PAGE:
SecureRandom class in Java provides a cryptographically secure pseudo – random number generator and its intended use is for security sensitive applications. In this example, we will not use it for its intended purpose, but rather present its methods in a simple password generator.

1.Password Generator Using Secure Random

A convention, we made for our password generator is that the final password can consist of capital letters A-Z, lower-case a-z, numbers 0-9 and the symbols #, $, %, & and @.

PasswordGenerator.java

package com.mkyong.passwordgen;

import java.io.UnsupportedEncodingException;
import java.security.NoSuchAlgorithmException;
import java.security.NoSuchProviderException;
import java.security.SecureRandom;
import java.util.ArrayList;
import java.util.Collections;

public class PasswordGenerator {

    private SecureRandom srand;
    private ArrayList validch;

    public PasswordGenerator() throws NoSuchAlgorithmException, NoSuchProviderException {
        srand = new SecureRandom();
        validch = new ArrayList<>();

        //Filling the ArrayList with the characters we want to use based on ascii table:
        // https://www.cs.cmu.edu/~pattis/15-1XX/common/handouts/ascii.html
        for (int i = 65; i < 91; i++) {
            validch.add((char) i);// A-Z
            validch.add((char) (i + 32));// a-z
        }
        for (int i = 48; i < 58; i++) {
            validch.add((char) i);
        }
        for (int i = 35; i < 39; i++) {
            validch.add((char) i);
        }
        validch.add((char) 64);
        Collections.shuffle(validch);
    }

    public char randChar() {
        return (char) this.validch.get(srand.nextInt(this.validch.size()));
    }

    public static void main(String[] args) throws NoSuchAlgorithmException, 
        NoSuchProviderException, UnsupportedEncodingException {

        PasswordGenerator pg = new PasswordGenerator();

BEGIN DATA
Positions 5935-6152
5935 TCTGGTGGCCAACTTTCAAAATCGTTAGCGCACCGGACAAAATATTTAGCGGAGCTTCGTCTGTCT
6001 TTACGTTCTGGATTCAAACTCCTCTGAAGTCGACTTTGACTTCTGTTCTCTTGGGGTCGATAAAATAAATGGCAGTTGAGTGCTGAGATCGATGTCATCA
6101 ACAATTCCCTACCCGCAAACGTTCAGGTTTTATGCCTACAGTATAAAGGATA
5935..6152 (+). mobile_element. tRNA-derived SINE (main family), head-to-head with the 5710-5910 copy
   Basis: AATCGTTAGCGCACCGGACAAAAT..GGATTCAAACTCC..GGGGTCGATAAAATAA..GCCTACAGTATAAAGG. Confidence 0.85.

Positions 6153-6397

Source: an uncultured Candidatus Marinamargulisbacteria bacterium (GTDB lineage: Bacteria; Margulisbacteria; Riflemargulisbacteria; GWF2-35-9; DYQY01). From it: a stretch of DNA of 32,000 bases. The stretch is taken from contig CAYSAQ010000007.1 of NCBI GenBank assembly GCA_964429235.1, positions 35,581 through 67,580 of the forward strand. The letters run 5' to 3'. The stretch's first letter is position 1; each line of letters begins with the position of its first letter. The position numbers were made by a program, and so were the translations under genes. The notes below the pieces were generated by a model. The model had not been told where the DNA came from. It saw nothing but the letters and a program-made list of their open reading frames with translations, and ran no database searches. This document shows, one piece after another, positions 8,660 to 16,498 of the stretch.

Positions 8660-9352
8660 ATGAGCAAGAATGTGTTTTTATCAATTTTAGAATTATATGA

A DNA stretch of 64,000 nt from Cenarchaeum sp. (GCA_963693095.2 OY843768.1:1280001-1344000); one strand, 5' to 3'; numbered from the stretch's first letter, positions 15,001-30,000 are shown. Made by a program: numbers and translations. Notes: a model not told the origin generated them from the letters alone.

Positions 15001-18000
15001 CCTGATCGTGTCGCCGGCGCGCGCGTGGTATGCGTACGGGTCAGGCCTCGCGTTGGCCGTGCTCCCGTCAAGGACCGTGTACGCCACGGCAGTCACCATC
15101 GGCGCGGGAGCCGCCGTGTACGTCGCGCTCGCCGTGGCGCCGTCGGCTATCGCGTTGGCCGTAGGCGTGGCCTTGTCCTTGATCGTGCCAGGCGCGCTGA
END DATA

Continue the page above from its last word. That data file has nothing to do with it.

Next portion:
StringBuilder sb = new StringBuilder();
        for (int j = 0; j < 10; j++) { // Generate 10 passwords
            for (int i = 0; i < 10; i++) { // Passwords are 10 characters long
                sb.append(pg.randChar());
            }
            System.out.println(sb.toString());
            sb.setLength(0);
        }

    }

}

Output:


s96g9RH%BH
%Cs5DjHgRD
xGea5Kb&5b
QomXOfC98s
BU0s%gqK6J
0yOkL%SHrT
j@drmKSwhy
aKwriP#xd9
XxdjIT7jr@
Qd7OE1RYNi

In the example above, we called SecureRandom with the default constructor. Instead, we could have initiated the SecureRandom using an algorithm and a provider. Depending on our application needs, we might have to specify a provider, but in general it is good to refrain from it and allow the system to use the algorithm with the highest priority.

2. Setting the seed on SecureRandom

SecureRandom gives us the ability to set the seed through the .setSeed() method. This method can receive either a long number or a byte array. Refrain from seeding the SecureRandom as it will almost always compromise the security of the random generator; instead let it use its internal seeding mechanism. That doesn't mean that one seed should be used indefinitely. For applications that run through a lot of random numbers you should generate a new SecureRandom periodically as this will create a new generator with new seed.

References

  1. JDK 8 Security Enhancements
  2. Secure Random Class
  3. Provider Class